Great Information for “NO BURN DAYS” in Colorado! EPA Standards

Indoor burning frequently requested information

Action Days | Approved pellet stoves | EPA Phase II standards Exempt pellet stoves | Exempt stoves | Fuel typeIndividual stoves | Masonry fireplaces | New installations in Denver | Non-EPA Phase II stoves | Reporting violationsSelling uncertified stoves | Stove as only source of heat | Stoves exempt from certification | Violations enforcement Where burning restrictions apply

Burning restrictions apply November-March.

Stoves that are exempt from burning restrictions- no burn days

  • Environmental Protection Agency (EPA)-certified Phase II stoves or inserts.
  • Colorado-approved pellet stoves or inserts.
  • Colorado-approved masonry heaters.

For a list of approved devices, see the approved indoor burning devices page.

Where burning restrictions apply

  • Pollution Action Day restrictions generally apply to seven counties in metro Denver:
    • Denver.
    • Boulder.
    • Broomfield.
    • Douglas.
    • Jefferson.
    • Adams and Arapahoe counties west of Kiowa Creek.

Homes above 7,000 feet in elevation are exempt from the restrictions of no burn days.

Fuel type doesn’t matter
Colorado Regulation No. 4 prohibits use of uncertified devices on Action Days. Therefore, an uncertified stove, heater or conventional fireplace, regardless of the type of fuel, must not be operated on Action Days.

Approved pellet stoves are exempt
Check the list of approved pellet stoves to see if yours is exempt:

If your stove is your sole source of heat
If you rely on a wood stove as your only source of heat, you should contact your local health department or building department about an exemption from burning restrictions. Most municipalities in the seven-county metro Denver area have their own ordinances and regulations that include provisions for exemptions.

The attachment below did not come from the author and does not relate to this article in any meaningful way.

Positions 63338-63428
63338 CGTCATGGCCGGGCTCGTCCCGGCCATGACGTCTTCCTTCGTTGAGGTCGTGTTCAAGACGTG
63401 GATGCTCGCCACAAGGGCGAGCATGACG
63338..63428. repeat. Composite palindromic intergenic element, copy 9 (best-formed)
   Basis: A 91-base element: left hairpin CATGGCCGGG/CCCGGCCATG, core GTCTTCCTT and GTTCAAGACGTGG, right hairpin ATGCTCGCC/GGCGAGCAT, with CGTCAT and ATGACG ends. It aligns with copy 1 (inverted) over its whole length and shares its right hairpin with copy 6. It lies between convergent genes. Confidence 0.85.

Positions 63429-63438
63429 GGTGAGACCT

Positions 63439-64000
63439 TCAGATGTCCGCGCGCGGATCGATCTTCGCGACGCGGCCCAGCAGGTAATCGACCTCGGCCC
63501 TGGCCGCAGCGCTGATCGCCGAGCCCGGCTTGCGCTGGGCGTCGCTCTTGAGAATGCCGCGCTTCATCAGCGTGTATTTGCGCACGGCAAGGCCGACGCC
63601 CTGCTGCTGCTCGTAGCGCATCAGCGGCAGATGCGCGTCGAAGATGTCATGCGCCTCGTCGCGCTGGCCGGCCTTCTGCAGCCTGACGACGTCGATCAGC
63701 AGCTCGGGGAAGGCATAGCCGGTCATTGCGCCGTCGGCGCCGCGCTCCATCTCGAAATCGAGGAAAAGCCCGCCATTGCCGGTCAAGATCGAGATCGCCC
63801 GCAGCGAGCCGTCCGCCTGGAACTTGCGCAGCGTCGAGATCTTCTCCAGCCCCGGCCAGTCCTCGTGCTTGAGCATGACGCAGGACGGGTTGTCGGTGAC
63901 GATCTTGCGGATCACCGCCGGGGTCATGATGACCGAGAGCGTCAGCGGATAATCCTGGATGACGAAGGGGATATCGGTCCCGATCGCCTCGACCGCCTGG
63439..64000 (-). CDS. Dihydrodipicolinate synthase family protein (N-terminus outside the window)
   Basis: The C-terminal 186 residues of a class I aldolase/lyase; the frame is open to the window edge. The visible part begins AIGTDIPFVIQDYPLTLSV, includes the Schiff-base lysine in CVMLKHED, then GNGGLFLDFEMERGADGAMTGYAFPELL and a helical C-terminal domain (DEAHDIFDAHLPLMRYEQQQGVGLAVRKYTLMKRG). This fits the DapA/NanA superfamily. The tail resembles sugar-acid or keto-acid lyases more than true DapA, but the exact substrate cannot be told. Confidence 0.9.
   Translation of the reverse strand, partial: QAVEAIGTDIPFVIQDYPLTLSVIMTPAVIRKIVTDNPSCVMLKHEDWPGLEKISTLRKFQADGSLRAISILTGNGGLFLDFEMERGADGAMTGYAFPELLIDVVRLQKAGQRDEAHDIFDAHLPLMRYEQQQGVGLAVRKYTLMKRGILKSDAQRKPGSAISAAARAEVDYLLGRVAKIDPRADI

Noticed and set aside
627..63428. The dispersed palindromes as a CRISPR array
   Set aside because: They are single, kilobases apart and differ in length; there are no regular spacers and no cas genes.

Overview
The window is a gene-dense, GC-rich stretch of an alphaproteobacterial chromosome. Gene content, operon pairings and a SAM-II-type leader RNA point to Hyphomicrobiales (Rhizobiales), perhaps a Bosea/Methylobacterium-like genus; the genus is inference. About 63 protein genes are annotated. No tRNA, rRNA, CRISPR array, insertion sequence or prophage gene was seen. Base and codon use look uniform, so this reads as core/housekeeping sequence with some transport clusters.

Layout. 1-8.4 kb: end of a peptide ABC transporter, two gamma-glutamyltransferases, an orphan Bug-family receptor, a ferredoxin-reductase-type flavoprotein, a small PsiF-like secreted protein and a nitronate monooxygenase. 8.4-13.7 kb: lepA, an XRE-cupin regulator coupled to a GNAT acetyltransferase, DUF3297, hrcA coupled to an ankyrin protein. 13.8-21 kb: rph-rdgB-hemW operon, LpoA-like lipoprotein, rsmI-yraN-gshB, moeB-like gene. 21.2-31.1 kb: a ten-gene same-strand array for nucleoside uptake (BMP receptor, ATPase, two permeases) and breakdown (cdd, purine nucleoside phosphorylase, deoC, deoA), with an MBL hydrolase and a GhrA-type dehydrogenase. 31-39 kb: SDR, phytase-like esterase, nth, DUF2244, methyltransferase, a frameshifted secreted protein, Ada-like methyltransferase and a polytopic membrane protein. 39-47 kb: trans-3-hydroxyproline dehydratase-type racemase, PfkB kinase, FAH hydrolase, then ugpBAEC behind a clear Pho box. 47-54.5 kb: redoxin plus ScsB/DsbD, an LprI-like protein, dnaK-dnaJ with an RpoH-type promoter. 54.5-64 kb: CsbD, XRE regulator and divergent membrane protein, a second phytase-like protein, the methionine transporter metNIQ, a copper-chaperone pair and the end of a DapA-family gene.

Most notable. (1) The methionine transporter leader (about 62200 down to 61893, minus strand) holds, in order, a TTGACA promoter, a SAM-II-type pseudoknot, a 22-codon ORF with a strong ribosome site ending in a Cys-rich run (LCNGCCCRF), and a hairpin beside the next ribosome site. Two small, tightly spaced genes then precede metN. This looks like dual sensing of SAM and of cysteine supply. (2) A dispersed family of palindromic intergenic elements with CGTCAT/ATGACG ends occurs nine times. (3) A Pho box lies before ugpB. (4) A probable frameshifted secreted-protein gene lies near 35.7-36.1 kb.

No exemptions for individual stoves
Individual stoves can’t be tested for emissions. The EPA-approved testing must be conducted at an appropriate laboratory. It’s done for an entire model line and is quite expensive.

Reporting violations
Call the 24-hour indoor burning hotline:


If the state has jurisdiction, we’ll contact the suspected violator. If a local municipality has jurisdiction, we’ll pass along the information you report and the local government will follow up on the complaint.

We have enforcement jurisdiction only in areas without local ordinances at least as restrictive as the state regulation. Most of the seven-county metro Denver area falls under the jurisdiction of local ordinances or regulations.

Contact your city or county government to inquire about local enforcement procedures.
Our enforcement procedure
For areas under state regulation:

  1. When we receive a complaint about an alleged violation, we send a letter that describes the indoor burning program and urges compliance.
  2. If the party allegedly responsible still doesn’t comply, we begin an investigation.